What a New US Administration Means for Australia – The Diplomat

In recent weeks, Australia’s allies, Japan and South Korea, and its largest trading partner, China, have committed to achieving net-zero emissions by 2050 and 2060 respectively, while British Prime Minister Boris Johnson directly stressed to Australian Prime Minister Scott Morrison last month that “we need bold action to address climate change.”

Add the United States to the list and Australia has a problem. President-elect Joe Biden has continually stressed that climate change will be at the top of his agenda. For Australia’s “coal-loving government” this has caused concern, as it means they will likely come under pressure from abroad to take climate change more seriously once Biden takes office. 

The Morrison government has escaped climate scrutiny from Washington in recent years as President Donald Trump continued to disconnect the United States from meaningful climate action, but Biden is sure to recommit the U.S. to the Paris Agreement and commit the United States to net zero emissions by 2050.

Morrison told parliament on Monday that “when it comes to the matter of net zero by 2050, Australia would like to meet that as quickly as possible – as quickly as it’s able.” He added, though, that he would not commit Australia to net zero because of diplomatic pressure from elsewhere. 

Morrison is restrained by the more conservative side of his government. Liberal MP Craig Kelly warned Monday that signing up to net zero would be an act of “political suicide.” Morrison’s coalition government won the 2018 election against the opposition’s commitment to net zero. 

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Opposition Senate leader Penny Wong told the ABC earlier this week that “the Biden victory demonstrates that a center-left party can be elected with an ambitious climate policy.”

“President-elect Biden’s policy is not only net zero by 2050, it’s zero emissions from the electricity sector by 2035, it’s a massive investment in clean energy – and that demonstrates that we have the world’s greatest power on track to be part of the fight against climate change,” she said.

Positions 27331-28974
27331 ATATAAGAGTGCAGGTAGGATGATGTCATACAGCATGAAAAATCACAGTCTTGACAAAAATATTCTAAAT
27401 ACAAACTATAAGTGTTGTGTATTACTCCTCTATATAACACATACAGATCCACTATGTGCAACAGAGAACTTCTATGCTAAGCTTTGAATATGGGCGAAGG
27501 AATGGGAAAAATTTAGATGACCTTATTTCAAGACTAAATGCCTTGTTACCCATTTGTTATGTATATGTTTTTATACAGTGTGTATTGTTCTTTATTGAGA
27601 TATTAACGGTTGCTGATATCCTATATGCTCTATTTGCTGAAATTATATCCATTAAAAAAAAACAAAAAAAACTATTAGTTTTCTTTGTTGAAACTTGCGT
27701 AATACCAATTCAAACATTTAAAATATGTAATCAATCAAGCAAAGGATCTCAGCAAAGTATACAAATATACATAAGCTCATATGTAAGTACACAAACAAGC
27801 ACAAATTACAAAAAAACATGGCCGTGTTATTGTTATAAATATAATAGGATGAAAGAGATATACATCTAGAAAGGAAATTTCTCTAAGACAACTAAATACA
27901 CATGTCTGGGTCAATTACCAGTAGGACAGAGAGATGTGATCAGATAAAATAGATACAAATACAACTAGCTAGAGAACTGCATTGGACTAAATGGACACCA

Conservative media in Australia, mostly Murdoch-owned newspapers and Sky News, have also come under intense pressure to answer for their role in swaying public opinion in favor of the government’s non-approach to climate friendly policies. A petition started by former Prime Minister Kevin Rudd calling for an inquiry into Murdoch-owned media and their influence over politics has amassed the most signatures (more than 500,000) of any petition in Australian history. The petition reached the Senate yesterday and passed.

Rudd tweeted on Sunday that “Biden’s victory looms as a game-changer on climate, where Morrison has foolishly put all his eggs in the Trump basket. I call on Morrison to stop hiding in the Trump corner, change course and adopt new 2050 and 2030 carbon reduction targets.”

Another former Australia prime minister, Malcolm Turnbull, who led the same party Morrison now leads, told Insiders that Morrison needs to stand up to the right-wing commentariat and other Coalition members of Parliament.

“Now, Trump has lost. Murdoch’s man in the White house has been defeated. The Americans are going to be taking a leading position, globally, on climate action once again,” he said. 

“Now is the time for Scott Morrison to say; ‘right, the global landscape has changed, the people that have been holding us back, holding the Coalition and the country back on this issue, are out of the way – I don’t have to go with all of the BS about a gas-led recovery.’”

Morrison has already been seen in Washington as too cozy to the Republican Party and Trump, after reports emerged in 2019 that while on a two week visit to the United States he didn’t meet with a single senior Democrat, yet he did have time to attend a Trump rally in Ohio. 

Australian Senator Tim Ayres told Sky News that Morrison “damaged Australia’s national interest” by going “to a Trump rally with the thumbs up with everybody with the ‘Make America Great Again’ hats and all of that nonsense.”

Another contested issue for Australia to consider ahead of a Biden presidency will be its relations with China. Under Trump, Australia’s relationship with China grew increasingly strained, with China labeling Australia as America’s “deputy sheriff” and banning the import of Australian beef, wine, grain, and timber. Just last week the Australian government had to scramble to save $2 million worth of live rock lobsters stranded on the tarmac in Shanghai. 

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It’s expected that the Biden administration’s relationship with Beijing will be less volatile but just as tough, as U.S. views about China are broadly bipartisan, regarding China as a threat to global security. 

It is possible that a Biden administration would show much more interest in Australia’s backyard, however. One of the first world leaders to invite Biden to visit once he took up the presidency was Fijian Prime Minister Frank Bainimarmara. 

If Biden takes up the offer, it would show that the White House will be equally as engaged and interested in a region many U.S. policymakers and their global allies view as increasingly important – something Australia would very likely welcome. 



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